Anyone who has achieved any degree of success and been placed in a leadership position can point to dozens of teachers, mentors and coaches who have made them better persons along the way. In my case, they number in the hundreds.

During my term, we will find ways to properly recognize our teachers who are responsible for our intellectual development. If there is one trumpet call from my remarks today let it be “Cherish Our Teachers”.

I have always had great admiration for the teachers and educators of this country.

I had the chance to be part of a program with His Excellency last week in West Vancouver, and five years later, his words, his message and his vision for our country are still striking.  At the invitation of the West Vancouver Community Foundation, and other local foundations, His Excellency spoke to a full theatre of community members, and participated in a panel of local citizens that I had the good fortune to facilitate.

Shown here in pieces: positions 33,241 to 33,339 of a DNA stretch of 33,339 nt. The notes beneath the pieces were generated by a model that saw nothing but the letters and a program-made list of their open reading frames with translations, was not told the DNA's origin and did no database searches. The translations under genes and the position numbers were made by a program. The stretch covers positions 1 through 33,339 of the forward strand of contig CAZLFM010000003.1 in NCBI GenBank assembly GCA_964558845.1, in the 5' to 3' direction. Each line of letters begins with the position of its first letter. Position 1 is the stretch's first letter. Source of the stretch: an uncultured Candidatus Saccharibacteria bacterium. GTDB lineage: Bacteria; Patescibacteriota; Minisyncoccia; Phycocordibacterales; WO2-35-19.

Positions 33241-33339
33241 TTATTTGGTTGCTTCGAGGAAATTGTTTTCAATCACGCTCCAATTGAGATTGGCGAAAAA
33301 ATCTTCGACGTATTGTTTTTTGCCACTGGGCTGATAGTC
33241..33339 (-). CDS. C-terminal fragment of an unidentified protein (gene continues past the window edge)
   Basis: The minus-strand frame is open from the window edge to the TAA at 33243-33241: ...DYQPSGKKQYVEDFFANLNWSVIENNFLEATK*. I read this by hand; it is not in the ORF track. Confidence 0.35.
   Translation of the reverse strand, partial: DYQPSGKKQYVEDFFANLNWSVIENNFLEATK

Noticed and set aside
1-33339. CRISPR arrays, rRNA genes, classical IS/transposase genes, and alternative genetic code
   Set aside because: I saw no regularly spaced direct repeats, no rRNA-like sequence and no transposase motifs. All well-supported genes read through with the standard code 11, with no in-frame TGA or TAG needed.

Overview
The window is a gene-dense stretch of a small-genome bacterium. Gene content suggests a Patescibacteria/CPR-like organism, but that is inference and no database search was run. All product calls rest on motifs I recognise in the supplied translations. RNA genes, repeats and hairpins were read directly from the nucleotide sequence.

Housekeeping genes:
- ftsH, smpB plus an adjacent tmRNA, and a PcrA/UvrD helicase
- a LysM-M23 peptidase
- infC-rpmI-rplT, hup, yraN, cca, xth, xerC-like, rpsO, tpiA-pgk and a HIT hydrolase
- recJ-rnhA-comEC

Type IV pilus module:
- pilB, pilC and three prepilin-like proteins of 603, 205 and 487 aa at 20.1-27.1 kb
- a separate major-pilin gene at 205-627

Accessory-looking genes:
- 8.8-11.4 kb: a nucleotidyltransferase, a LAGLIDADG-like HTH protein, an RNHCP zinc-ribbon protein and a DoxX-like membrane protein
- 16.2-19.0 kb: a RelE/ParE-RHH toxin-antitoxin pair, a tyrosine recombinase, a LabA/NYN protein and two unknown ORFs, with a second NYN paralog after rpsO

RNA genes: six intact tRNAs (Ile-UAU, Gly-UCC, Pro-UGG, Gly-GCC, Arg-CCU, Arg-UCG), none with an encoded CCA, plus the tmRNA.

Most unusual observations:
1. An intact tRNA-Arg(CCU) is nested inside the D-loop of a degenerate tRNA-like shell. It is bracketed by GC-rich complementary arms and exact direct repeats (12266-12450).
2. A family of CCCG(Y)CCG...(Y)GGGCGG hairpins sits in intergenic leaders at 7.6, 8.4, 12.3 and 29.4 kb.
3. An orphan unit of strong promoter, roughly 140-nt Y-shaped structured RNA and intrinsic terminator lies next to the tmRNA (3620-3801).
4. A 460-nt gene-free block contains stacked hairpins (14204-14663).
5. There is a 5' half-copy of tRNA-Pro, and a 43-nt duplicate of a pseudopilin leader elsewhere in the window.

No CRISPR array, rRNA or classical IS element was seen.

Photo credit - Sonya Adloff

Photo credit – Sonya Adloff

He once again spoke about the power of a strong public education system.  He also returned to his theme of “smart and caring”, one he has regularly covered over the last six years and the connection he has made to Canada’s upcoming 150th birthday.  He said:

And perhaps that’s the greatest gift of all you can make to Canada—to create hope. Because hope, as the ethicist Margaret Somerville once put it, is “the oxygen of the human spirit.”